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Spatiotemporal electromyography during human labor to monitor propagation of the uterine contraction wave and diagnose dystocia

      Understanding the evolution and progress of uterine contractility during pregnancy is a major goal in biology.
      • Steer P.J.
      • Flint C.
      ABC of labour care: physiology and management of normal labour.
      Despite decades of effort by reproductive biologists, the “puzzle” of what activates and sustains the powerful myometrial contractile machinery during human parturition still remains unresolved. In 1871, during his state of the art lecture, Sir James Y. Simpson Bar described natural labor simplistically as the physiologic process of expelling the fetus from the uterus in 3 stages: preparation and dilatation, expulsion of the child, separation and expulsion of the placenta.
      • Bart J.Y.S.
      Thus, it was held for centuries that forceful myometrial contractions lead to the gradual opening of the os uteri followed by the slow descent of the fetal head into the pelvis.
      • Bart J.Y.S.
      Unfortunately, expulsion of the fetus was not always accomplished via natural ways, and in the absence of compelling scientific evidence many labor concepts, including labor “dystocia,” remained intuitive rather than evidence based.
      • Buhimschi C.S.
      • Buhimschi I.A.
      • Malinow A.
      • Garfield R.E.
      • Weiner C.P.
      The forces of labor.
      See related article, page 54
      For thousands of years women sensed their readiness for labor by judging the frequency of their “womb” contractions and the degree of pain they engendered. Unbeknownst to us, sometime in history the accoucheur's hand began to describe the character, intensity and strength of the labor pain. Yet, the origin of our understanding regarding uterine contractility most probably rests within the classical work of Braxton Hicks.
      • Hicks J.B.
      On the contractions of the uterus throughout pregnancy: their physiological effects and their value in the diagnosis of pregnancy.
      His observation in 1872 that the uterus possesses the habit of contracting spontaneously from very early pregnancy is still valid. On this base, Schatz, Rubsamen, and others attempted first to record the force of uterine contractions by using an internal or an external monitor, respectively.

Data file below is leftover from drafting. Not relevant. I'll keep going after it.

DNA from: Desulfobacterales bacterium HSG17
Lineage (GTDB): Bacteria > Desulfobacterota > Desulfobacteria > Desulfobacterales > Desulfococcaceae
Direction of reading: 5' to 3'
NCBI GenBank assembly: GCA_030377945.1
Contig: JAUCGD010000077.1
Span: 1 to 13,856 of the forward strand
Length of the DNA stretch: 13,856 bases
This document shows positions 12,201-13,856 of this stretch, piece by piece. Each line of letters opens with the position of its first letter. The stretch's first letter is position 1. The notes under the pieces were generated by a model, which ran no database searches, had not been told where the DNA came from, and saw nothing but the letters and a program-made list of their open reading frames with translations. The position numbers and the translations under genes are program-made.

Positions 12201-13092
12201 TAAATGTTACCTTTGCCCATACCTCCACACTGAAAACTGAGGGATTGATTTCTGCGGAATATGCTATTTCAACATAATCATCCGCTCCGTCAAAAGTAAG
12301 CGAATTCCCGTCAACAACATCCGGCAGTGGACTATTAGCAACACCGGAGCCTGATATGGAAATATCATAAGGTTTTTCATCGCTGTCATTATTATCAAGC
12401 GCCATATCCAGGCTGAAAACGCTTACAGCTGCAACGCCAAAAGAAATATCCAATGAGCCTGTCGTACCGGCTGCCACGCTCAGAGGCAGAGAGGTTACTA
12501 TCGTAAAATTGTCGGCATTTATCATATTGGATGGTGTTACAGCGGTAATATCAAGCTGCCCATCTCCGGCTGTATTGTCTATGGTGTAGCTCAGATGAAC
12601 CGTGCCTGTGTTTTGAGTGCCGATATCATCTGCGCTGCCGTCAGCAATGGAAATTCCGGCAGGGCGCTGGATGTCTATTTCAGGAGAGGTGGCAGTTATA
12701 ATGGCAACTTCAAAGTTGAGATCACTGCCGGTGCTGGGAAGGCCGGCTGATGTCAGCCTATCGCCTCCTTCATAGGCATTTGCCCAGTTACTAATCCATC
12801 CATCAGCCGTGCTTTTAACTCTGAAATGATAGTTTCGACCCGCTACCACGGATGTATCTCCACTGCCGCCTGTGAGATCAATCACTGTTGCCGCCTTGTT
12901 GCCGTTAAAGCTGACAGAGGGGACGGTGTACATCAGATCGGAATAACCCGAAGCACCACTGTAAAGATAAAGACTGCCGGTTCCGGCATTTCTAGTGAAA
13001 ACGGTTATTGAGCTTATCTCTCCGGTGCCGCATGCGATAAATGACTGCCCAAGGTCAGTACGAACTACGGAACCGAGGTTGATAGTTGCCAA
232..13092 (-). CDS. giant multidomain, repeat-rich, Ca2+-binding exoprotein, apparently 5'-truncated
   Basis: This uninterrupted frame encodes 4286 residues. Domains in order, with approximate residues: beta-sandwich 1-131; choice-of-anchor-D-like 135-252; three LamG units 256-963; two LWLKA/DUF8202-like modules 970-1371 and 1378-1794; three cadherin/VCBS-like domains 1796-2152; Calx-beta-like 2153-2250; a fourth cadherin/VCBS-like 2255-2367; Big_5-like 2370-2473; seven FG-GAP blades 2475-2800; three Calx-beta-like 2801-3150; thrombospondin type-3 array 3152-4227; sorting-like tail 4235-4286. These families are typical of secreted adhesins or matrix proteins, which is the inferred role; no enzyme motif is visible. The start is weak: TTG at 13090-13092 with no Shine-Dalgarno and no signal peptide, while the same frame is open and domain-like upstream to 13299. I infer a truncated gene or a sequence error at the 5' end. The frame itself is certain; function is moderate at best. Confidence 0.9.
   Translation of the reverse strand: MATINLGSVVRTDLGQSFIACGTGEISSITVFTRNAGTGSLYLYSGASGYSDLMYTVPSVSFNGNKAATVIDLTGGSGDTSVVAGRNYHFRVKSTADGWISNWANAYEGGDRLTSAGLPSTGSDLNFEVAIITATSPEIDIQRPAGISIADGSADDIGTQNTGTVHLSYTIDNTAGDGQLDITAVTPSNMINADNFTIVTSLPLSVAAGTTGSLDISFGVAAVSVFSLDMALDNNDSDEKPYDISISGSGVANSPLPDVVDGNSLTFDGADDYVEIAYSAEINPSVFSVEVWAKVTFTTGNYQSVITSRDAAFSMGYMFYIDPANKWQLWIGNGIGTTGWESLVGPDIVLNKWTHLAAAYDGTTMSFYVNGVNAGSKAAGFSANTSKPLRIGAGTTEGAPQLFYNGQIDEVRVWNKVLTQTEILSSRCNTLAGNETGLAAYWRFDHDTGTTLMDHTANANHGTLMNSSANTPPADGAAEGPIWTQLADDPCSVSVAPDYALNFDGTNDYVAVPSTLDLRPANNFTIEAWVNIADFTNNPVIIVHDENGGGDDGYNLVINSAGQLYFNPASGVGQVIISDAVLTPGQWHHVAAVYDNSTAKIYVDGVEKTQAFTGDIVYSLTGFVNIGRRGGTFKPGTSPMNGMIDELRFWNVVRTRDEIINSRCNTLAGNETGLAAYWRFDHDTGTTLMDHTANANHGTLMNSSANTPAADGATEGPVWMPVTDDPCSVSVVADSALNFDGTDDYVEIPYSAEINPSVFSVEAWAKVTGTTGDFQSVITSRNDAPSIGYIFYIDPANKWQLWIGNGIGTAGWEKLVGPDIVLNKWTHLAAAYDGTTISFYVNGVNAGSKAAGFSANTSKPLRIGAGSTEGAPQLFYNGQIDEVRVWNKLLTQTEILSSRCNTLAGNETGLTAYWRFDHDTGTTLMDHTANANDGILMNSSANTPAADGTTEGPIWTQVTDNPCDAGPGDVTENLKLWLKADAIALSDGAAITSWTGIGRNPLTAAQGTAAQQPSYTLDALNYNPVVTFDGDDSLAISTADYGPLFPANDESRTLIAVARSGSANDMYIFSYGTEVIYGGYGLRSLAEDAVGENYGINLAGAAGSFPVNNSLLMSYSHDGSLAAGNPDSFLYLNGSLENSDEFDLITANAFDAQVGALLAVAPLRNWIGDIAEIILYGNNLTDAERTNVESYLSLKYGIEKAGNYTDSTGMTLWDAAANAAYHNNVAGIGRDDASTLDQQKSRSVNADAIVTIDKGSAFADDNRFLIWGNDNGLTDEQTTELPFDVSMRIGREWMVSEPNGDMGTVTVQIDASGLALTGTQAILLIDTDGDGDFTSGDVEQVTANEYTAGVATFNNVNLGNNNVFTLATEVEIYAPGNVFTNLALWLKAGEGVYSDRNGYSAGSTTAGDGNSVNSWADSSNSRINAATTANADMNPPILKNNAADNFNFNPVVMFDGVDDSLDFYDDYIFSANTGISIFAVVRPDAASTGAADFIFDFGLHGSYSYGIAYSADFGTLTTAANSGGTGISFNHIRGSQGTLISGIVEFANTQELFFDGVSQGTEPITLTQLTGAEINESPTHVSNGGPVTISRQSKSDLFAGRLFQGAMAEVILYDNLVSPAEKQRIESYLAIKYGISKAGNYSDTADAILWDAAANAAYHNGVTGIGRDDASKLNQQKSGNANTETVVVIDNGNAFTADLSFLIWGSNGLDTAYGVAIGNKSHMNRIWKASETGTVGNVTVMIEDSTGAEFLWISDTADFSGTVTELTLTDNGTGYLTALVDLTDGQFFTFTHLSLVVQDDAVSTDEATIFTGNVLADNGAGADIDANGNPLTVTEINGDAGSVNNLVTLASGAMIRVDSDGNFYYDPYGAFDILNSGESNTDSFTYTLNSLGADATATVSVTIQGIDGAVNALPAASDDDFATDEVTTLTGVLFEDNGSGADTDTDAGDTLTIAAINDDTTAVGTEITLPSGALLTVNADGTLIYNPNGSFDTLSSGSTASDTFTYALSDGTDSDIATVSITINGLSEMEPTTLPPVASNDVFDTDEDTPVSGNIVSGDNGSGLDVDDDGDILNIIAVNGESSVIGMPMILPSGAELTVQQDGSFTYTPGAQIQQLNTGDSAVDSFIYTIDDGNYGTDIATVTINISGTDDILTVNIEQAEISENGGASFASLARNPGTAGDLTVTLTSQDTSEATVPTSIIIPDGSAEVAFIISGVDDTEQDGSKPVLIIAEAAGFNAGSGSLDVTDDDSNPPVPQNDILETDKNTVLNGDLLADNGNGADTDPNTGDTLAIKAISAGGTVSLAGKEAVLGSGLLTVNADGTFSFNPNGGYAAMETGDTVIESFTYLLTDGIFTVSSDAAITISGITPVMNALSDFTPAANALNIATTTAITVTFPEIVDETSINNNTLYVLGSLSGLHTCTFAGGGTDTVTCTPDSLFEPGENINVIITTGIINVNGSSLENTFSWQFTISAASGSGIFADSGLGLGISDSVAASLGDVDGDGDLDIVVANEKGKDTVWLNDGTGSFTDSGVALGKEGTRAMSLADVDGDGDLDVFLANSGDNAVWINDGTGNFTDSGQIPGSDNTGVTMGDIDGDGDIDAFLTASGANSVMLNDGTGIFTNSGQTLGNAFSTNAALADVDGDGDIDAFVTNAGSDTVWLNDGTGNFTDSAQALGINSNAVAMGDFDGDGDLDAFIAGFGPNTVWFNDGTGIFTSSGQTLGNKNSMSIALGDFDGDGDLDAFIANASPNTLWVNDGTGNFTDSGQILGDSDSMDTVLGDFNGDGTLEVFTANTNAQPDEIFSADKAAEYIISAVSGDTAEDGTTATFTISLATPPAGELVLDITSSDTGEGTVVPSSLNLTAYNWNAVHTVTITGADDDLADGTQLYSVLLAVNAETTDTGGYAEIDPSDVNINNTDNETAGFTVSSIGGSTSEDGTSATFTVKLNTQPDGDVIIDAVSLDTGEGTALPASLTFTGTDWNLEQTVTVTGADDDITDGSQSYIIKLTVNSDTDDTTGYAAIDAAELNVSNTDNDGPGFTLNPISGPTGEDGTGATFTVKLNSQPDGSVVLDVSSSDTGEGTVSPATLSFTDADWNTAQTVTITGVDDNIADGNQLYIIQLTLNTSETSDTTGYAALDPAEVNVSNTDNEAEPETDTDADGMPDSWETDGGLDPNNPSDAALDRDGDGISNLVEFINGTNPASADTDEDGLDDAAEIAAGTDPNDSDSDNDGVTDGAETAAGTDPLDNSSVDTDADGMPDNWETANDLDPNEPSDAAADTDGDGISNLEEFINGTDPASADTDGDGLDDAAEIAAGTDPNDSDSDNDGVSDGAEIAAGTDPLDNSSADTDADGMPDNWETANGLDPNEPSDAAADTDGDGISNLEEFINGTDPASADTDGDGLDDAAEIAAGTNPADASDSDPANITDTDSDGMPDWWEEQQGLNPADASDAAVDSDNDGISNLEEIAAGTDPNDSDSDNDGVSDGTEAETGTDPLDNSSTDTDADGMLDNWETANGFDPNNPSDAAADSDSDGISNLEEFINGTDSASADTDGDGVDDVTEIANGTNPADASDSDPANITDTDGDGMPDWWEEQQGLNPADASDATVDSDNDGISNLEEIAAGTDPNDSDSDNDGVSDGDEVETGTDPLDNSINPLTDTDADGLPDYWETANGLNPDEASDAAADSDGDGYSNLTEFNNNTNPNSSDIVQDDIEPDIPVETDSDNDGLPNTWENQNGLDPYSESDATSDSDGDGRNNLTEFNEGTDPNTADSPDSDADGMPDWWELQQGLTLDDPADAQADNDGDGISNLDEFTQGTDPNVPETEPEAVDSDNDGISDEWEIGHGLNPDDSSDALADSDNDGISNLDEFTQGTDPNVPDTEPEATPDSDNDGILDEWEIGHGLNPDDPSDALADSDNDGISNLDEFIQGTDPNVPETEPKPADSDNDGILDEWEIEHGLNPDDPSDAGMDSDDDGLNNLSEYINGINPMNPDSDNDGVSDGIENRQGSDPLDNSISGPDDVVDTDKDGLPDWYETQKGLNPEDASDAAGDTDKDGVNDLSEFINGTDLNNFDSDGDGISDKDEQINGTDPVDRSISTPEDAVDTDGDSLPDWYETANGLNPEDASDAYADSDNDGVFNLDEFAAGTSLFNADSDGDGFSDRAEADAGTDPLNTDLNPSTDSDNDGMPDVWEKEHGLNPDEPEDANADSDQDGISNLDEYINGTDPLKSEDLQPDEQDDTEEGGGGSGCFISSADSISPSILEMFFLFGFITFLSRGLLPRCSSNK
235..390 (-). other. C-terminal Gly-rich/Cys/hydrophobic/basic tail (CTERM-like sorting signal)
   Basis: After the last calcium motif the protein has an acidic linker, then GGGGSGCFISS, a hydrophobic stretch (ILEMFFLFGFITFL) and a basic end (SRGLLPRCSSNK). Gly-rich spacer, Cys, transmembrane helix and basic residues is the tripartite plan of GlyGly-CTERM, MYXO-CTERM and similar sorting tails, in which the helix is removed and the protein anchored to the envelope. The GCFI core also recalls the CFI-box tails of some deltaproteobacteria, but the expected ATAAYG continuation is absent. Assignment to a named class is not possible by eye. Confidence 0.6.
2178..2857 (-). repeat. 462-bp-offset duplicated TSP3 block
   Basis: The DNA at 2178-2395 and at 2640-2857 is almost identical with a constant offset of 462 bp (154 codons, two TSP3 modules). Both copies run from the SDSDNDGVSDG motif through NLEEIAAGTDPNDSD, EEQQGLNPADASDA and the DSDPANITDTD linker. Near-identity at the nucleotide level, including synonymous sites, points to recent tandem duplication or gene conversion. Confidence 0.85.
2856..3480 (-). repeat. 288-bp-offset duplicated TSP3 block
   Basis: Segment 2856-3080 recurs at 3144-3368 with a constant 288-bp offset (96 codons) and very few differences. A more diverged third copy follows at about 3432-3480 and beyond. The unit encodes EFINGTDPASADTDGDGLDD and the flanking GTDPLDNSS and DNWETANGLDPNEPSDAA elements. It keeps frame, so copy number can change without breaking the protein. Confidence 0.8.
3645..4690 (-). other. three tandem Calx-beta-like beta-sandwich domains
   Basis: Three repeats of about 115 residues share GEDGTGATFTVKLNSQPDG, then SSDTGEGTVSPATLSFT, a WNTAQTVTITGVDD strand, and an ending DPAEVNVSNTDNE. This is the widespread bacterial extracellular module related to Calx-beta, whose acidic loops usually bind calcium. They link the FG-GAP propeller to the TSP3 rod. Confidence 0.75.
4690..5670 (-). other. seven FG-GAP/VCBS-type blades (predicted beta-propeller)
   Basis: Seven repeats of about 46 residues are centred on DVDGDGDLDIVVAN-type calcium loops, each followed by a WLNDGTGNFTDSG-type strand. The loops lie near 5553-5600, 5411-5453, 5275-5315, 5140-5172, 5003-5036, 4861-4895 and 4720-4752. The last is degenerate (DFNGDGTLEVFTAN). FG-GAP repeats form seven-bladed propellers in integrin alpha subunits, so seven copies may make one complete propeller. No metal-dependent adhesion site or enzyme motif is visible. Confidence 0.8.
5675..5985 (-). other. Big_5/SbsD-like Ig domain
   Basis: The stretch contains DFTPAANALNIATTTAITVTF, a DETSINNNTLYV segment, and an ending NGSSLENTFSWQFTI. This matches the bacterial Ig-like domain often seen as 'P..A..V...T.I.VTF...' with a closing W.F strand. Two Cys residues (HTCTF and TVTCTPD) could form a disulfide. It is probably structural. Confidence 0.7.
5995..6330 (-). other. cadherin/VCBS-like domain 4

• Schatz F.
      Beitrage zur Physiologischen Geburtskunde.
      • Rubsamen W.
      Die externe hysterographie als klinischexperimentelle testmethod fuer die bestimmung der Wertigkeit von Wehenmitteln (Chinin und Hydrastis-Kotarnin praeparte).
      Since intuitively, the descent of the fetus through the cervix and bony pelvis would not be possible unless the expulsive force of uterine contraction is not directed toward the internal cervical os, a considerable amount of research has focused on the origin, propagation, and directionality of the uterine contraction wave.
      • Reynolds S.R.M.
      • Hellman L.M.
      • Bruns P.
      Patterns of uterine contractility in women during pregnancy.
      • Caldeyro-Barcia R.
      • Poseiro J.
      Physiology of the uterine contraction.
      By using internal pressure catheters or external multiple channels tocographs, Reynolds and Caldeyro-Barcia demonstrated that the normal mechanical contractile wave of labor originates at the uterine fundus and spreads downwards.
      • Reynolds S.R.M.
      • Hellman L.M.
      • Bruns P.
      Patterns of uterine contractility in women during pregnancy.
      • Caldeyro-Barcia R.
      • Poseiro J.
      Physiology of the uterine contraction.
      Conversely, uterine contractions originating at sites other than uterine fundus were correlated with “stagnant labor” and an increased rate of operative delivery. Based on their results the concept of “fundal dominance” was established. This paradigm was largely based on the belief that myometrial growth during pregnancy is asymmetric and greatest at the uterine fundus.
      • Buhimschi C.S.
      • Buhimschi I.A.
      • Malinow A.
      • Garfield R.E.
      • Weiner C.P.
      The forces of labor.
      Recently, this notion was disproved through ultrasonographic studies, which demonstrated that at term myometrial thickness did not differ among sites.
      • Buhimschi C.S.
      • Buhimschi I.A.
      • Malinow A.M.
      • Weiner C.P.
      Myometrial thickness during human labor and immediately post partum.
      It can thus be inferred that the directionality of the expulsive force is not a function of asymmetric myometrial growth but rather the result of a highly coordinated 3-dimensional propagation of the uterine electrical activity.
      Action potentials generated and propagated by muscle cells are responsible for initiation of uterine contractions.
      • Kuriyama H.
      • Csapo A.I.
      A study of the parturient uterus with microelectrode technique.
      The first attempts to record uterine activity with action potentials were made at the beginning of the 20th century, and the reader is referred to a number of excellent reviews on this specific area of research.
      • Theilhaber A.
      Insufficienta uteri, atonia uteri, hyperplasia uteri and uterusblutugen.
      • Devedeux D.